The book has given me a lot of ideas on how to more effectively communicate at work. But it’s also given me a lot of ideas for how to handle communication in my personal relationships, too.
My oldest son, Hunter, is 16 now. He’s had his driver’s license for about a month, we have a checking account opened up for him, and he just started his new job at a local pizza place on Friday. In two years he will be legally an adult, and I’ve recognized the need for him to outgrow his childhood – which frankly breaks my heart to even think about – and start taking on some adult responsibilities. He has a job, a car, a checking account, and just filled out his first tax forms yesterday before leaving for his second day of work. Like it or not, adult responsibilities are here and he needs to know how to manage them.
It’s hard to think about, because I know that once you become an adult, enter the workforce and take on responsibilities, there is no going back. The freedom of being a child and getting to play all the time with no responsibilities is over, and I feel sad at the loss of those childhood days for him. I feel even worse that I’m going to be that “bad guy” who forces him to give it up and start moving into adulthood. But I also know that it’s the right thing to do, because the time has come for it to be necessary. He needs to be prepared for adult life, and it’s my job as a parent to prepare him.
He came home from work Friday night and said that since he’s working Saturday evening he’s planning on hanging out with friends in the morning (the kid never gets out of bed before noon on a Saturday!). He asked me to make sure he gets up at 8:30. I thought about it for a second, then I said “you have a cell phone, set yourself an alarm.” He said if he did he’d just sleep through it. I took the opportunity to tell him that he’s becoming an adult now and he’s not going to have me to make sure he gets out of bed every morning, he needs to learn to do that for himself.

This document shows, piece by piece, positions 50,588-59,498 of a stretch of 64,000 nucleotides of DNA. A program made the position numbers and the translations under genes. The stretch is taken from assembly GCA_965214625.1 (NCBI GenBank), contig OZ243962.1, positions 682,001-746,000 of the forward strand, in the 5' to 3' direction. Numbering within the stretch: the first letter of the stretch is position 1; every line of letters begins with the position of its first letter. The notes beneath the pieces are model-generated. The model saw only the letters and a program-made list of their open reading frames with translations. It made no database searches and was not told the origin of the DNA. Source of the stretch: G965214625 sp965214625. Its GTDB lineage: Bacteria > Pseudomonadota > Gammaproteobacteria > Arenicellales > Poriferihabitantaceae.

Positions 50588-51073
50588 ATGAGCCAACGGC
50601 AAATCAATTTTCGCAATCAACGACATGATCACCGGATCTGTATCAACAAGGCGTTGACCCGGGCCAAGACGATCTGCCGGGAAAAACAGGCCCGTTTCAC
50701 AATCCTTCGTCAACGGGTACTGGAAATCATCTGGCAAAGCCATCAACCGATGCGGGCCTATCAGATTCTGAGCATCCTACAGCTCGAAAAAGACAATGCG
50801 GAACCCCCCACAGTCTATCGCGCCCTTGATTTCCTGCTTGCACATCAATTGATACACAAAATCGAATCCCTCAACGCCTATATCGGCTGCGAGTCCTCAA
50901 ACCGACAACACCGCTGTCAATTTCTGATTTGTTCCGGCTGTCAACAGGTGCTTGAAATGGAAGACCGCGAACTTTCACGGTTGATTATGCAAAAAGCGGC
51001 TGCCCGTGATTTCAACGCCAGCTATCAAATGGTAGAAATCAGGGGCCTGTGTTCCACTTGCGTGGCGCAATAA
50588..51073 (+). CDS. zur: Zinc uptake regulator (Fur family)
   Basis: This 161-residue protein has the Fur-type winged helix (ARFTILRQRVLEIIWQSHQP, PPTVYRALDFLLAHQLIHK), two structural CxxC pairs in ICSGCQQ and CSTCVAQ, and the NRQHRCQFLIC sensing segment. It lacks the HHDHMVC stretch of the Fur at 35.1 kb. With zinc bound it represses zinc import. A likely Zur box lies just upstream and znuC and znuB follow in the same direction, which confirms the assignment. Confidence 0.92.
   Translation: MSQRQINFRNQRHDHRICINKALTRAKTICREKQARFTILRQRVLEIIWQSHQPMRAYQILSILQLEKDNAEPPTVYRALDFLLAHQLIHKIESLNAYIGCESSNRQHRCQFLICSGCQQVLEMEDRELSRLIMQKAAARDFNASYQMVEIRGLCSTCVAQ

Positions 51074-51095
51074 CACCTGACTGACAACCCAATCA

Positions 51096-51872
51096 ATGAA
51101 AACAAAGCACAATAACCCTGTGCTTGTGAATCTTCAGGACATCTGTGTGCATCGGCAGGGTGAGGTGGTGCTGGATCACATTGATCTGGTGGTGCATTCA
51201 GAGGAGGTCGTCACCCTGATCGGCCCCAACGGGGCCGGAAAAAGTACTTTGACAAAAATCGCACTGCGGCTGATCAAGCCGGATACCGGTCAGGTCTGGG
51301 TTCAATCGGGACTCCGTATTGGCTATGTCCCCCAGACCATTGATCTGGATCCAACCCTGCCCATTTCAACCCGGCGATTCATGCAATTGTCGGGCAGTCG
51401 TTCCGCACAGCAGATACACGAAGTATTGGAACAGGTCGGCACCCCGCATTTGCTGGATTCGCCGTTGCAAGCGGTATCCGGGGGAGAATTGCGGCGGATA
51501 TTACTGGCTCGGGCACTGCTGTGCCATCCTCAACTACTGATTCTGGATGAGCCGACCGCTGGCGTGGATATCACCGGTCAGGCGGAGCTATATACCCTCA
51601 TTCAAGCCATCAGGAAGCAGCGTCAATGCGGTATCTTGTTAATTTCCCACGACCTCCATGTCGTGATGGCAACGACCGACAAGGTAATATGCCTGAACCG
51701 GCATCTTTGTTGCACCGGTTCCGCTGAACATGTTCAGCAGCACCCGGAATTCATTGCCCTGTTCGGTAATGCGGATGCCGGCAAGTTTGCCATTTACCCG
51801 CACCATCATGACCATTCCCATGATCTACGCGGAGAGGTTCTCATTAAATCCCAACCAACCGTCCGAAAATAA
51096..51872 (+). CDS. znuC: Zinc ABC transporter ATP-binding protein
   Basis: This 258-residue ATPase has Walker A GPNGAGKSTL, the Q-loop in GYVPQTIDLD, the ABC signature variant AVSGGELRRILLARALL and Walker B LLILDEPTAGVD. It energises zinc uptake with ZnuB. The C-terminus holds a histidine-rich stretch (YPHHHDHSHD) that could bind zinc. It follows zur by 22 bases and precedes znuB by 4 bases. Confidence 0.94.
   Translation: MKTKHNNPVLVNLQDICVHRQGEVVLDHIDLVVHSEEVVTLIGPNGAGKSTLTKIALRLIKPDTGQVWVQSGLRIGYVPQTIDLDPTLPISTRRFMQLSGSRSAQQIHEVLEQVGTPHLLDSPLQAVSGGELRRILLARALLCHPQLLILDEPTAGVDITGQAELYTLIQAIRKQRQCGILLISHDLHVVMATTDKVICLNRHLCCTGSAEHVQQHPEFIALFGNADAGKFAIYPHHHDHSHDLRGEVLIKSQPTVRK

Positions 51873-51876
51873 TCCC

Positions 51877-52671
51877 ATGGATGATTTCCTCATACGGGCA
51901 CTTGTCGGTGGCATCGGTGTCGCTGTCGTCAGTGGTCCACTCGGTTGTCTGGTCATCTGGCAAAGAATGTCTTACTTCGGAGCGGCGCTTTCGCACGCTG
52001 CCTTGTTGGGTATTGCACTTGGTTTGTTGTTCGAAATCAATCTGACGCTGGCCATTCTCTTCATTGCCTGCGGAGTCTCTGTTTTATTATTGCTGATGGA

When Saturday morning came, I heard him up at 8 in the bathroom. I thought well good, he’s gotten himself up. But then he went back to bed and I didn’t hear from him again until after noon when I got home from dropping Logan off at Grandma’s house. He asked why I didn’t get him up. I said “I told you that if you wanted to be up by 8:30 that you need to set an alarm and get yourself up. If you chose not to do that, that’s on you. You were up at 8 and you went back to bed. If you wanted to do something with friends you should have stayed up.”
Just before leaving for work he complained about how his whole day was wasted and he didn’t get to do anything. I pointed out that he was going to need to make adjustments to account for this new step in his life. Stop staying up until 4am and sleeping until noon, make plans with friends for during the day, then be home on time to be ready to leave for work at 3:45.
I’m seeing this week that he has a lot to learn about responsibility, and he’s going to need clear communication from me about what responsibility looks like and what will be expected of him. He is starting to learn already, though. He woke up at 8 again this morning, and he stayed up because he didn’t want to waste his day off. That’s one lesson learned already, but I need to tackle with him both time and money management.
It’s a little overwhelming to think about, because I feel like this stage snuck up on me. We spent so much time focusing on his permit and driving hours and getting his license, that we didn’t really think about what all comes with it. Now here we are – a whole new side of this parenting coin. I’m confident, though, that all will go well. He’s a good kid and he’s plenty smart enough to figure it all out.
If you have experience with this stage of parenting, please leave me any tips or advice in the comments! Otherwise, I wish you a lovely and relaxing Sunday. I’ll talk to you again soon!